Groundwater can have a substantial impact on commercial construction projects. It can influence the structural design, construction procedures, and overall costs involved. There have been cases where extreme groundwater problems have caused significant delays and the need for substantial adjustments to project plans.

Moreover, we have seen instances where groundwater has led to the abandonment of an entire project, despite enormous investments in the construction. Therefore, groundwater dewatering services are essential. Given the potential consequences, it must be dealt with as early as possible during the early planning stages of a project.

Why dewater?

The way in which we manage groundwater can make or break a commercial construction project. The potential hazards that groundwater poses include liquefication of the ground, increased pressure on retaining walls, and equipment damage.

All these problems can render a construction site unsafe and significantly delay the project’s completion. It is essential to recognize and control groundwater risks during the design stage of a project by utilizing groundwater dewatering services.

Dewatering methods

The geotechnical data of a project is what determines which type of groundwater dewatering service is best suited to the task. There is a range of techniques used by dewatering specialists.

1. Deep well system

A deep well system consists of a well assembly placed into boreholes, with each hole fitted with a multi-stage, submersible electric pump.

The pumping action of each well reduces the groundwater, creating a cone-shaped depression around itself. The deep well system is suitable where soil permeability is moderate to high, and for deep excavations.

2. WellPoint system

WellPoint systems consist of a series of small wells connected to a pump by a header pipe. They are suited to dewatering shallow foundations and excavations and provide stable working conditions by lowering groundwater levels. The pump draws water up from the ground by creating a vacuum inside the header pipe.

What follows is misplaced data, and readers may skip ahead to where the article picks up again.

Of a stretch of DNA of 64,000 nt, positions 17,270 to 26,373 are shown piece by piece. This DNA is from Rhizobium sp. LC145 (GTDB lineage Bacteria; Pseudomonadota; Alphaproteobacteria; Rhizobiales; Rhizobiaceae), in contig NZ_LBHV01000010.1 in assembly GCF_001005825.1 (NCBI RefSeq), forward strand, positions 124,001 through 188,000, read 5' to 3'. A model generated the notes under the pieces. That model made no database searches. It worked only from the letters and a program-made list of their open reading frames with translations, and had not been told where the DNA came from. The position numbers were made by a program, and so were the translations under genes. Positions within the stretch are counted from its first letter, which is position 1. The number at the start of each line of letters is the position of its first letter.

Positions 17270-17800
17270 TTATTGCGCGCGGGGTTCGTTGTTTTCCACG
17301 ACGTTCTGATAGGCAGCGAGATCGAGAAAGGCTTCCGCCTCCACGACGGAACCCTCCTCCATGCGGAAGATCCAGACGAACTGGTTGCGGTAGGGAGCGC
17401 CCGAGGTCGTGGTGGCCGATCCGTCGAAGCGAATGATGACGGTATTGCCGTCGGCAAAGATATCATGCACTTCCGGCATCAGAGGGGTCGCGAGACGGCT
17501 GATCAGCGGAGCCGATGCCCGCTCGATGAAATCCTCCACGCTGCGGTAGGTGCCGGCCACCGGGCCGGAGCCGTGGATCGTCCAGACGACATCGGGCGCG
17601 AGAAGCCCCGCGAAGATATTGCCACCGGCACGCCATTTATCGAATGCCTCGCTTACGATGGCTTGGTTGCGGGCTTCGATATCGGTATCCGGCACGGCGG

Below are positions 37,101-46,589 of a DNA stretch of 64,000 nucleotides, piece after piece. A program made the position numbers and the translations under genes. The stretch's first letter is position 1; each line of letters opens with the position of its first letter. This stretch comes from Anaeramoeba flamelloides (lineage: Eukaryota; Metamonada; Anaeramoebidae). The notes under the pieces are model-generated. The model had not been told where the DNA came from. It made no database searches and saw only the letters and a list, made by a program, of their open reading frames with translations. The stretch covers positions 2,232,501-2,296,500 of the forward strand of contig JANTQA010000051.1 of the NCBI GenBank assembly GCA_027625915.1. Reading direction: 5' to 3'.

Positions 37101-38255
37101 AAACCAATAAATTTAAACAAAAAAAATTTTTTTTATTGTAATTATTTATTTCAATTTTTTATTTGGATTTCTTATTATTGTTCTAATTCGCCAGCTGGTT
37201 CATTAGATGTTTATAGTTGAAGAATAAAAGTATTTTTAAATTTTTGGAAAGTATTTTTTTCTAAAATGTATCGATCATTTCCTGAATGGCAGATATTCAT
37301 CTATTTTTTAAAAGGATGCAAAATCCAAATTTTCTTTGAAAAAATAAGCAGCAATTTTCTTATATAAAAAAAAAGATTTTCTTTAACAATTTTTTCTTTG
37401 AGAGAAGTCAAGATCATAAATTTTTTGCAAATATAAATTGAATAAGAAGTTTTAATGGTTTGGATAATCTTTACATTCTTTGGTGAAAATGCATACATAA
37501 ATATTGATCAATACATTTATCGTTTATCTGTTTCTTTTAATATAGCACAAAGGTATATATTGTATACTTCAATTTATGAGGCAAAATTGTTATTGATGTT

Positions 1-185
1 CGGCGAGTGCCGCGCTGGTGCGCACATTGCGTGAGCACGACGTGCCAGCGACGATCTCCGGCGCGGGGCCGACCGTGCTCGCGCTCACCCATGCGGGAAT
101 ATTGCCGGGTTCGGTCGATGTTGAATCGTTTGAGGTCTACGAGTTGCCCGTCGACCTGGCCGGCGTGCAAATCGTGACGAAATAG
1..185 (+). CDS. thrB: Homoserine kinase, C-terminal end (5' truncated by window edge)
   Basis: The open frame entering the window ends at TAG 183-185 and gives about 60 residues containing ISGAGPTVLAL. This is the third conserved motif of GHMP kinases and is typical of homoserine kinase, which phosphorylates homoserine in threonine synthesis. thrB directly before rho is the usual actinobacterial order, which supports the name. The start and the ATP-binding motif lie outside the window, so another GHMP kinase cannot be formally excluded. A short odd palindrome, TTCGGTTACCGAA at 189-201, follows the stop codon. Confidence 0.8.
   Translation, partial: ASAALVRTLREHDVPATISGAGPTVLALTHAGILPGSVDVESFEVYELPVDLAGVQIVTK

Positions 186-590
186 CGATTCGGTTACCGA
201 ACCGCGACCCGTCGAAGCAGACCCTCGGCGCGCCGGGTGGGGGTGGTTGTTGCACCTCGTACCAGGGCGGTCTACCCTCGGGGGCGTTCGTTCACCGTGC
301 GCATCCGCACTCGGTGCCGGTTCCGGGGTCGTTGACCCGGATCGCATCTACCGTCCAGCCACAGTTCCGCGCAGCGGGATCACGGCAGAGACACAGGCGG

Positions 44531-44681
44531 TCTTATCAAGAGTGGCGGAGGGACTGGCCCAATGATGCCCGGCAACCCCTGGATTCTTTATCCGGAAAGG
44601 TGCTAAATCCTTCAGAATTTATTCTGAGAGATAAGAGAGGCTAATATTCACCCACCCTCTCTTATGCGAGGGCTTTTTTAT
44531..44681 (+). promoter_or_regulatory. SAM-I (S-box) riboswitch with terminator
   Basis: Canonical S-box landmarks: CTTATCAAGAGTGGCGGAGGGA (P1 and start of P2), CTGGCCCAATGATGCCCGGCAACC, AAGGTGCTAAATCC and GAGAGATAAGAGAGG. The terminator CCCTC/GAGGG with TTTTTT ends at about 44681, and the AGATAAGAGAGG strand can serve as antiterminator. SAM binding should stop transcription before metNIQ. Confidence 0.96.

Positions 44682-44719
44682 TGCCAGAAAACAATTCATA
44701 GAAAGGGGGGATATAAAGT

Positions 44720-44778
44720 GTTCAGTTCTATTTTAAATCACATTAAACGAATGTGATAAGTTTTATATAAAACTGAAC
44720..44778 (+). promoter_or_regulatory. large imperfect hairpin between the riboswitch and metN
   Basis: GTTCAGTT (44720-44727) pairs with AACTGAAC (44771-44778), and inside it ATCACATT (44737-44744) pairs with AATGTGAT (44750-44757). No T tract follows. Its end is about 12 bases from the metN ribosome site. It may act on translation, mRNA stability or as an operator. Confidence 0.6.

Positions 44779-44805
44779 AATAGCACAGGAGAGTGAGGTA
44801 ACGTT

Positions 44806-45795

3. Ejector systems

An ejector system incorporates wells with holes drilled into them to lower the groundwater level in a very similar way to a WellPoint system. These wells create a vacuum using the air inside them to draw water out of the soil. An ejector system is suitable for silts and fine sands.

4. Siphon systems

Siphon systems work by using gravity to pump water along siphon pipes. They are installed within or above the unsteady region of a slope. The siphons take advantage of the natural downward angle of the terrain to remove the groundwater.

Other factors such as soil quality and the nature of the construction project you are working on will all affect which ground dewatering method will work best for you.

Do not underestimate the importance of carrying out this procedure before you start building. A failure to remove groundwater before commencing construction could lead to costly and time-consuming issues down the line.

If you are concerned about groundwater, seek the help of a groundwater dewatering service in Michigan. Merlo Construction has been assisting commercial construction projects in the state of Michigan and the surrounding area since 1991.

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